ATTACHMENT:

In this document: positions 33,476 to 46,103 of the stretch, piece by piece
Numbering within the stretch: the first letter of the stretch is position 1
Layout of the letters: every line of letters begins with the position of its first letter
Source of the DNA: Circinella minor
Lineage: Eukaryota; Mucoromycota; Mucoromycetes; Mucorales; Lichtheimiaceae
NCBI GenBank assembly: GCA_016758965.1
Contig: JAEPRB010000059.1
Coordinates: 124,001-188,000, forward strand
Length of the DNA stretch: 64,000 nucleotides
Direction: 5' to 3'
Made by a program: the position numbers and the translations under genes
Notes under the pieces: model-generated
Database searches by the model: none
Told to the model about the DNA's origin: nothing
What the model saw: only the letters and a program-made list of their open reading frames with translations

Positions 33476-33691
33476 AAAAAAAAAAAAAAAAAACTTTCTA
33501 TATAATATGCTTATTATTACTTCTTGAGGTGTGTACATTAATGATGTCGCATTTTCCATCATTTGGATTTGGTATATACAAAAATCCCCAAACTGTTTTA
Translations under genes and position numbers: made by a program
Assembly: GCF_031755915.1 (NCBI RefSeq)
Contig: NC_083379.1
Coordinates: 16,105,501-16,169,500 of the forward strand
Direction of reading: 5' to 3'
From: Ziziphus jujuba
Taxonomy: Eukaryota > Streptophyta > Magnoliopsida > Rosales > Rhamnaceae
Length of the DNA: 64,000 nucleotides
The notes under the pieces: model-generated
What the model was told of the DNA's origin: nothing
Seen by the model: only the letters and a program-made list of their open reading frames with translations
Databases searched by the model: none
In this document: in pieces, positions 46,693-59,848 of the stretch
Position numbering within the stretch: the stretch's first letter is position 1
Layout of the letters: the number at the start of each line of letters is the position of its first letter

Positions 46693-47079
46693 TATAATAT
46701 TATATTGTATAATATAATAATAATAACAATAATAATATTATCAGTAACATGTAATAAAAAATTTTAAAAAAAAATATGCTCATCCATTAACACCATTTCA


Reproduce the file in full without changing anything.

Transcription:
In this document: positions 33,476 to 46,103 of the stretch, piece by piece
Numbering within the stretch: the first letter of the stretch is position 1
Layout of the letters: every line of letters begins with the position of its first letter
Source of the DNA: Circinella minor
Lineage: Eukaryota; Mucoromycota; Mucoromycetes; Mucorales; Lichtheimiaceae
NCBI GenBank assembly: GCA_016758965.1
Contig: JAEPRB010000059.1
Coordinates: 124,001-188,000, forward strand
Length of the DNA stretch: 64,000 nucleotides
Direction: 5' to 3'
Made by a program: the position numbers and the translations under genes
Notes under the pieces: model-generated
Database searches by the model: none
Told to the model about the DNA's origin: nothing
What the model saw: only the letters and a program-made list of their open reading frames with translations

Positions 33476-33691
33476 AAAAAAAAAAAAAAAAAACTTTCTA
33501 TATAATATGCTTATTATTACTTCTTGAGGTGTGTACATTAATGATGTCGCATTTTCCATCATTTGGATTTGGTATATACAAAAATCCCCAAACTGTTTTA
Translations under genes and position numbers: made by a program
Assembly: GCF_031755915.1 (NCBI RefSeq)
Contig: NC_083379.1
Coordinates: 16,105,501-16,169,500 of the forward strand
Direction of reading: 5' to 3'
From: Ziziphus jujuba
Taxonomy: Eukaryota > Streptophyta > Magnoliopsida > Rosales > Rhamnaceae
Length of the DNA: 64,000 nucleotides
The notes under the pieces: model-generated
What the model was told of the DNA's origin: nothing
Seen by the model: only the letters and a program-made list of their open reading frames with translations
Databases searched by the model: none
In this document: in pieces, positions 46,693-59,848 of the stretch
Position numbering within the stretch: the stretch's first letter is position 1
Layout of the letters: the number at the start of each line of letters is the position of its first letter

Positions 46693-47079
46693 TATAATAT
46701 TATATTGTATAATATAATAATAATAACAATAATAATATTATCAGTAACATGTAATAAAAAATTTTAAAAAAAAATATGCTCATCCATTAACACCATTTCA